Airdate: Spike TV, Virgin 1; April 1, 2009
The ninth installment of TUF featured two weight classes, lightweight and welterweight. The change here was that in order to be considered for the show, a fighter had to have three pro bouts.
The coaches were TUF season 3 alum Michael Bisping leading the UK and Dan “Hendo” Henderson pioneering the good ‘ol U.S. of A. These two made the show AWESOME, specifically Bisping being an out and out asshole to Hendo. Hendo ignored him for the most part and declared he would let his fists do the talking at UFC 100, and boy would they talk. Hendo put Bisping on the short end of an H-Bomb right hand in round 2 of their bout, and stiffened up the “Count”. If that monsterous shot wasn’t enough, Hendo got off one last ungodly hammer fist from hell on the truly unconscious Bisping before the ref could call him off. It was the single greatest KO and follow up shot of ground and pound ever! Two insanely devastating blows. I’m not using any hyperbole either.
Lightweights: Santino DeFranco, Jason Dent, Cameron Dollar, Richie Whitson
Welterweights: DaMarques Johnson, Frank Lester, Mark Miller, Jason Pierce
Lightweights: Jeff Lawson, Ross Pearson, Martin Stapleton, Andre Winner
Welterweights: Dean Amasinger, David Faulkner, Nick Osipczak, James Wilks
- In episode one, 16 UK fighter fought to enter the house.
- Ditto for USA in episode 2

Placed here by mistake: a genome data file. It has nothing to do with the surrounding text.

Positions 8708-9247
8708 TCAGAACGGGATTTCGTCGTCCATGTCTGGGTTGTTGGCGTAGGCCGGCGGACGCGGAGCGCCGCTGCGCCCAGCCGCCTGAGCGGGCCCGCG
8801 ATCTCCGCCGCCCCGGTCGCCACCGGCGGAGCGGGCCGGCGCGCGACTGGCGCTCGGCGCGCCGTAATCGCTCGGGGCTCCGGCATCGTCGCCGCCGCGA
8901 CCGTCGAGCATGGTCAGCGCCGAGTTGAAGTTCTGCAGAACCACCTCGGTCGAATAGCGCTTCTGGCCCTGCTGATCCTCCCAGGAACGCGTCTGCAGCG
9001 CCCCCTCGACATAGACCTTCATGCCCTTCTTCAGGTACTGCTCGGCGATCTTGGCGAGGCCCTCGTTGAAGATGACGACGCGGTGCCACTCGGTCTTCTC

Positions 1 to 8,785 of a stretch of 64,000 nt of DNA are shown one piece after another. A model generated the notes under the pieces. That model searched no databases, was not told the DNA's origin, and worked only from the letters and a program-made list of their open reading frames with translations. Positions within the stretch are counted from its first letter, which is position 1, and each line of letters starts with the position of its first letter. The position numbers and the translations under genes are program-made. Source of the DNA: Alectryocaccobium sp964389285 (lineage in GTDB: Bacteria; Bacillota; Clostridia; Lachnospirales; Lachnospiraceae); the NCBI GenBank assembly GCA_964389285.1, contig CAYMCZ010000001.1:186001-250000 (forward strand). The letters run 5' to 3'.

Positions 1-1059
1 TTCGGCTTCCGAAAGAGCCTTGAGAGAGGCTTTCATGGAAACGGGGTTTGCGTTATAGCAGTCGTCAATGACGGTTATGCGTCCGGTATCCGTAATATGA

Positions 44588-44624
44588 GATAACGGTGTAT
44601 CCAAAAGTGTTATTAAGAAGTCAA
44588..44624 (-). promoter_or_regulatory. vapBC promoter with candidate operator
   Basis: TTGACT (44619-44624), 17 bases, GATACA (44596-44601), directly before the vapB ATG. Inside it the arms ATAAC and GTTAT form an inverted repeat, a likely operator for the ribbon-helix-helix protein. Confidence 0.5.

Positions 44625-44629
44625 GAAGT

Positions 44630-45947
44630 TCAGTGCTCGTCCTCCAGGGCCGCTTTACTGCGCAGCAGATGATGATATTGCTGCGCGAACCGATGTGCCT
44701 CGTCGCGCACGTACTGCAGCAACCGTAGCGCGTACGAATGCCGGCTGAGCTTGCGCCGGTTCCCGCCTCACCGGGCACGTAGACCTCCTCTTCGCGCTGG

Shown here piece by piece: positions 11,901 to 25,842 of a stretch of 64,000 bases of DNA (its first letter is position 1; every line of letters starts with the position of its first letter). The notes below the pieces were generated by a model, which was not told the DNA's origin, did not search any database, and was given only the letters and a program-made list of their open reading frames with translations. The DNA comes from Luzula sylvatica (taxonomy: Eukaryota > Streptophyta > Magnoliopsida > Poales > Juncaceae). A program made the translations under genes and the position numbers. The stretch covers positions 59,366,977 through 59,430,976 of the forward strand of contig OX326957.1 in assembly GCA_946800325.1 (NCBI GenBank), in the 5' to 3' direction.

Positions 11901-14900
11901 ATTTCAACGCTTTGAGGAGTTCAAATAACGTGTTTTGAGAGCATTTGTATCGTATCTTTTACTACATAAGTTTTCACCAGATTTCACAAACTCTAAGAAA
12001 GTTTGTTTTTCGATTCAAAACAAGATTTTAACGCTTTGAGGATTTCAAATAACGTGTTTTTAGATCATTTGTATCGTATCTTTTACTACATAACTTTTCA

- Robert Browning, who never even made the show, caused a bunch of problems trying to get himself over with pranks
- USA had a bunch of problems and UK was all about camaraderie
- Johnson put a 100 dollar hit on Wilks’ tooth if Lester could knock one out
- Lester actually had four teeth knocked out in this match
- The coaches’ challenge was tennis. Hendo beat Bisping 6 games to 2 and earned each fighter $1500, and himself 10k.
- Three boners had a falls count anywhere wrestling match in the house
- Bisping and Hendo argued about fighters switching teams
Ross Pearson defeated Andre Winner by unanimous decision to win the UFC contract at lightweight, and James Wilks beat DaMarques Johnson by submission in round 1. In the main event, Diego Sanchez defeated Clay Guida via split decision.
Where are they now?
Ross Pearson: Age 31, 18-10 record, he most recently beat Chad LaPrise by split decision in an unimpressive fashion at UFC Fight Night 85. Pearson has been a perennial contender at 155 but has yet to make it to the upper echelon of the division
James Wilks: At age 37, and with a 7-4 record, Wilks has been retired since 2010, last losing to Claude Patrick at UFC 120.
Summary: I look back on this season fondly but mostly because Hendo is my favorite fighter, all time, all my life. The antics between Hendo and Bisping were great, and Bisping really did a great job in the heel role, especially taking his whipping at UFC 100.